More than once, I’ve thought about trying to articulate the things that bother me about The Good Place – a few weeks ago I almost wrote a piece I was going to title “The Bad Place” – but it’s never really felt worth it. Unlike, say, Game of Thrones, this critical darling – however much I don’t connect with it – never really felt like it warrants a concerted attempt at a takedown. (For now, anyway; I am quite keenly of the belief that The Good Place is going to age much more poorly than its direct predecessor, Parks and Recreation.) Besides, even if I’m not convinced it’s that good, I don’t think it’s actively bad per se – I mean, if nothing else, I’m still watching it each week. I do enjoy it, however qualified and caveated that enjoyment is.

The Answer – one of the last ever episodes of The Good Place, given it’s coming to a final conclusion at the beginning of next year – is, maybe in light of that, an odd choice for this list. Neatly enough, though, this feels like not only the best episode of The Good Place’s fourth season, but also a fairly neat articulation of all the things I genuinely do love and enjoy in a show I’ve often struggled to get to grips with.

It’s a midseason finale, presented essentially as a clip-show – the sort of cheap contrivance sitcoms use to save money – though here that structural conceit is instead styled around largely new footage. (Clever, but not innovative – the gold standard for this device is surely, as with most sitcoms, Community.) Still, it’s a neat way to reflect on Chidi’s life: taking in all his worries, anxieties and doubts in their entirety. And, much more importantly, it’s a neat way to finally recentre Chidi within the narrative, after side-lining him for too much of this season.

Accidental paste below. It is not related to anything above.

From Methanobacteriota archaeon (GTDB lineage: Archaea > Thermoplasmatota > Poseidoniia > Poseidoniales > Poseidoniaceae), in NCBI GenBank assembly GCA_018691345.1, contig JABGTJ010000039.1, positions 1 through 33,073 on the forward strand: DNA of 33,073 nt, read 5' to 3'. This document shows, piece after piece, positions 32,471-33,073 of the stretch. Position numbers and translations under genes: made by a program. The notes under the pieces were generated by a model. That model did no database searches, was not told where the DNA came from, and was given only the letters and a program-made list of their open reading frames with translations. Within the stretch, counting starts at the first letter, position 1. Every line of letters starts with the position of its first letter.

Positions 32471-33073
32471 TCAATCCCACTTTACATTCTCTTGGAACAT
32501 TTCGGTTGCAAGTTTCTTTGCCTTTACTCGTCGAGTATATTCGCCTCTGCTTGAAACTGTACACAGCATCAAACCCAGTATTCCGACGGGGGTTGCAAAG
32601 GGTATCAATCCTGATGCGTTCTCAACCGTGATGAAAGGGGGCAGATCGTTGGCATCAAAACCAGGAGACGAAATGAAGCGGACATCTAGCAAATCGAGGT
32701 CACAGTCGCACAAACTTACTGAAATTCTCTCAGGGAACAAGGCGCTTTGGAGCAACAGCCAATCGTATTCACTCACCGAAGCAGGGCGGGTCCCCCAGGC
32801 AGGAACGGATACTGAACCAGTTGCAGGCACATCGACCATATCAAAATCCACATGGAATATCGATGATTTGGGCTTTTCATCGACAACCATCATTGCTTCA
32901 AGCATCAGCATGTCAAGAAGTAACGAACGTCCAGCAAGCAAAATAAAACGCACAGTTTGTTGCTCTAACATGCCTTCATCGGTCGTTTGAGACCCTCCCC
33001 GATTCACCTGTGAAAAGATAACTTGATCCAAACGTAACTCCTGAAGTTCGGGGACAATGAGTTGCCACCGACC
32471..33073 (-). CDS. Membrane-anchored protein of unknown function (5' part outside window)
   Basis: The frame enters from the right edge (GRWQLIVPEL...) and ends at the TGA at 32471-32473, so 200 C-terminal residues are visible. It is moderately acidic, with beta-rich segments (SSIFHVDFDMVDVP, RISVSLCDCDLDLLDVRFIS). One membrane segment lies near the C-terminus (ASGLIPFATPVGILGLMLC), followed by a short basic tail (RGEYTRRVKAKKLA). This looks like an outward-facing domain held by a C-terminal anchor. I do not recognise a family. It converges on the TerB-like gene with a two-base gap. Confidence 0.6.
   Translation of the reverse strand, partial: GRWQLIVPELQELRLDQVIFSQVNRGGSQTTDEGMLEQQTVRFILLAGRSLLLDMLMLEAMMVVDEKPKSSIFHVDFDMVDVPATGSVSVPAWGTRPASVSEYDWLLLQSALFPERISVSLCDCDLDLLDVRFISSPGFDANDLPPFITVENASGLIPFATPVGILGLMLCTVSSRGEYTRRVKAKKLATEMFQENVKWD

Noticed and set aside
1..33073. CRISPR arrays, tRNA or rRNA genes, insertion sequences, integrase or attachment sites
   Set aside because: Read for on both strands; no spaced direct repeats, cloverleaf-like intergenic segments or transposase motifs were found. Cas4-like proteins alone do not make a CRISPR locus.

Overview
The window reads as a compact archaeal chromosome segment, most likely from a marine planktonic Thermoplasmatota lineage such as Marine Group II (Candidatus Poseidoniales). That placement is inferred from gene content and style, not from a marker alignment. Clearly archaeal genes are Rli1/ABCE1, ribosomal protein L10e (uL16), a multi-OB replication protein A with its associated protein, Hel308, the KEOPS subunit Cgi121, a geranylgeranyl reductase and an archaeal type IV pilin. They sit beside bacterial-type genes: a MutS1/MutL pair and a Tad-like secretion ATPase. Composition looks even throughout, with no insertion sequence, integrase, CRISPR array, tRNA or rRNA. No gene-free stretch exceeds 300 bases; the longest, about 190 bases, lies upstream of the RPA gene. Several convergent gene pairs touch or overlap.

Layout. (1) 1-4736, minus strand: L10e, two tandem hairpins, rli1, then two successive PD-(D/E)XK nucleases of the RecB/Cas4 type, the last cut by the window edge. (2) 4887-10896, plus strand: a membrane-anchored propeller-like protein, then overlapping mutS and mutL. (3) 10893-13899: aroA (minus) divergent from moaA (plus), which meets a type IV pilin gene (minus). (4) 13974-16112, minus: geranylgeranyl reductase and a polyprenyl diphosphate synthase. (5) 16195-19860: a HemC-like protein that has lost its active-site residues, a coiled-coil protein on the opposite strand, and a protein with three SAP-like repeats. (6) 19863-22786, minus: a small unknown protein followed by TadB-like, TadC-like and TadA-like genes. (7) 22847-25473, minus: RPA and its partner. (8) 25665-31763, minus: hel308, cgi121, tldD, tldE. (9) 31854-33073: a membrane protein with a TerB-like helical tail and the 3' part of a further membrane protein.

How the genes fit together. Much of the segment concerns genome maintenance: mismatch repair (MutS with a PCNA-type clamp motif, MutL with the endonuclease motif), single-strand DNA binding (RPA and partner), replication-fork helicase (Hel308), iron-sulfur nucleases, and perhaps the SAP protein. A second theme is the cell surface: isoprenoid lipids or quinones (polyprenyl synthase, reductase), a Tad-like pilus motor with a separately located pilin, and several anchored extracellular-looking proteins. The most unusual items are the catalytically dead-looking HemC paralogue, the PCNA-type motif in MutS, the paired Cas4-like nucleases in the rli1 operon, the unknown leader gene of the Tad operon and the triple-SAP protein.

Which is, of course, illustrative of The Good Place’s chief strength, and the reason it’s never quite lost me: that cast. Not only the most attractive ensemble this side of Riverdale, the cast of The Good Place are surely amongst television’s most charming. Granted, I’ve never been especially convinced by the show’s comedy credentials – it’s the only show on television I could imagine making a 30-50 feral hogs joke, and I do mean that as a criticism – so for me the appeal has always been primarily in terms of those performances. You could credibly highlight the performance of any of the regulars – they’re all that good, all in their own way the ‘best’ of the cast. It’s better to just appreciate their chemistry as an ensemble, though, because singling any of them out misses the point – it’s not how good they are, it’s how good they are together.